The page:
When experience matters, don’t leave your future to chance.

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Photo of Professionals at JMG, PLLC

When experience matters, don’t leave your future to chance.

Do you have to divide all your assets in a divorce?

On Behalf of | Apr 1, 2021 | Family Law |

You don’t have to lose everything when you get divorced in Tennessee. While the judge might consider most of your assets to be marital property, you have certain assets that your estranged spouse can’t seize in the divorce. This is in addition to properties that you might have protected with a prenup.

What are some properties that your spouse can’t take in a divorce?

If you received a settlement after you filed a lawsuit, your spouse is not entitled to take a part of it during your divorce. This might include damages from medical malpractice, personal injury, defective products or another issue.

Additionally, your spouse can’t seize gifts and inheritances. For example, if a family member recently died and left you a large share of their estate, your spouse can’t seize any of these assets. Your spouse also can’t take gifts that you received from a friend or family member. This includes gifts that your spouse gave you during your marriage, like jewelry or collectibles.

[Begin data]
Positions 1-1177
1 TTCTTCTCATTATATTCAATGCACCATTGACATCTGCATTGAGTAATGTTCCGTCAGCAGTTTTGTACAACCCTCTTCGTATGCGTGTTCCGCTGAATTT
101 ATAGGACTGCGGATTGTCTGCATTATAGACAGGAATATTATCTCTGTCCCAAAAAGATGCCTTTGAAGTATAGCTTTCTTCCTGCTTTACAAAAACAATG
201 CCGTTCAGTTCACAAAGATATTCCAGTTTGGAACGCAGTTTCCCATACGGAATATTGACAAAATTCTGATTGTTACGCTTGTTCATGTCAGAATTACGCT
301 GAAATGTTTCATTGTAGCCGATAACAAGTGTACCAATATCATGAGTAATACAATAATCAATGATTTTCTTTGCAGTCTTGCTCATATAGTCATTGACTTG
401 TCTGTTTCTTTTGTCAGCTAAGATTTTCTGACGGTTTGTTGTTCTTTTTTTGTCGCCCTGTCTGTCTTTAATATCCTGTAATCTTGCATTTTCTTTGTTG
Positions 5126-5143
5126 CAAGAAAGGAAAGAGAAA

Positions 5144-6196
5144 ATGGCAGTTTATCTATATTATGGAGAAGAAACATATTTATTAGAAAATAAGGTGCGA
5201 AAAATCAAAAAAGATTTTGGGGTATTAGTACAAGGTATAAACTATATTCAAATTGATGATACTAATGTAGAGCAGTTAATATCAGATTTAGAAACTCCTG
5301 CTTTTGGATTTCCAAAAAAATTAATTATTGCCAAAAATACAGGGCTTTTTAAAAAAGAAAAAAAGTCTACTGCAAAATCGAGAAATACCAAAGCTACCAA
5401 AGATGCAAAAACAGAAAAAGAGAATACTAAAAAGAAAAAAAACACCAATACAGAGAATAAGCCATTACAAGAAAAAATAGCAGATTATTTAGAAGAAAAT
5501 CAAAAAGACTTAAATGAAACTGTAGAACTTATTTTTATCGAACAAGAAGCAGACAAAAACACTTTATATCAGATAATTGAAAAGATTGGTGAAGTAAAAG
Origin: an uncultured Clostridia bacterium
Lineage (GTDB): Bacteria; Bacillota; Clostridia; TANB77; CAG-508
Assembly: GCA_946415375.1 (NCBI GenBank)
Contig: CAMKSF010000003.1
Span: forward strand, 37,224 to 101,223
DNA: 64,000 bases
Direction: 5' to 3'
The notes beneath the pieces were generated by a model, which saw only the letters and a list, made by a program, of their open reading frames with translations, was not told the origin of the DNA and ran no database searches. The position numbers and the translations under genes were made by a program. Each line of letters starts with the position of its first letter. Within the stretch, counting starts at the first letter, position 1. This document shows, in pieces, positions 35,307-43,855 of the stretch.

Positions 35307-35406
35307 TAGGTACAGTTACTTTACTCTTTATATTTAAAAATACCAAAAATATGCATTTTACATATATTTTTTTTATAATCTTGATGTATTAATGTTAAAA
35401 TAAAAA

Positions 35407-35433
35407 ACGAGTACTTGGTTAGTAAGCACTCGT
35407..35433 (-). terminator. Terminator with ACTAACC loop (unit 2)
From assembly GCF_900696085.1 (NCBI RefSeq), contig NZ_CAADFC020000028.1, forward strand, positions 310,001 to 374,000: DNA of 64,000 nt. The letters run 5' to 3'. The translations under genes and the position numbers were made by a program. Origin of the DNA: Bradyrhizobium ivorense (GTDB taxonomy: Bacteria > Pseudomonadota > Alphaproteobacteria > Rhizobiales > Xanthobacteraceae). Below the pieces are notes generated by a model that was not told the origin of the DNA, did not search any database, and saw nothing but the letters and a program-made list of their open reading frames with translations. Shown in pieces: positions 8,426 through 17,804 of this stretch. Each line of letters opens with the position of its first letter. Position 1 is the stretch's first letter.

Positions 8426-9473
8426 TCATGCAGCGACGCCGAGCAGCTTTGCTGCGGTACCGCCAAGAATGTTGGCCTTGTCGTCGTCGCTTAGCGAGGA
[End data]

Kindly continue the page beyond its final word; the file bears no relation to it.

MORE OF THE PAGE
Your estranged spouse can’t take anything that you owned before you got married. Similarly, they can’t take any profits that you made off these properties. If you owned a house before you got married and the house has increased in value, your estranged spouse is not entitled to those profits. However, your former spouse might be entitled to a share of any properties that you bought during your marriage.

If you signed a prenup before you got married, you won’t have to divide anything that you covered in that document. Talk to a divorce attorney before trying to manage the property division process by yourself.

Do you need an attorney to divide up your properties?

If you don’t hire an attorney, you might end up giving up properties that you actually didn’t need to divide. For example, many people don’t know that their spouse isn’t entitled to property appreciation if they bought the property before they got married. Your estranged spouse might also undervalue their assets or try to hide properties from you before you finalize your divorce. An attorney could prevent all of this from happening.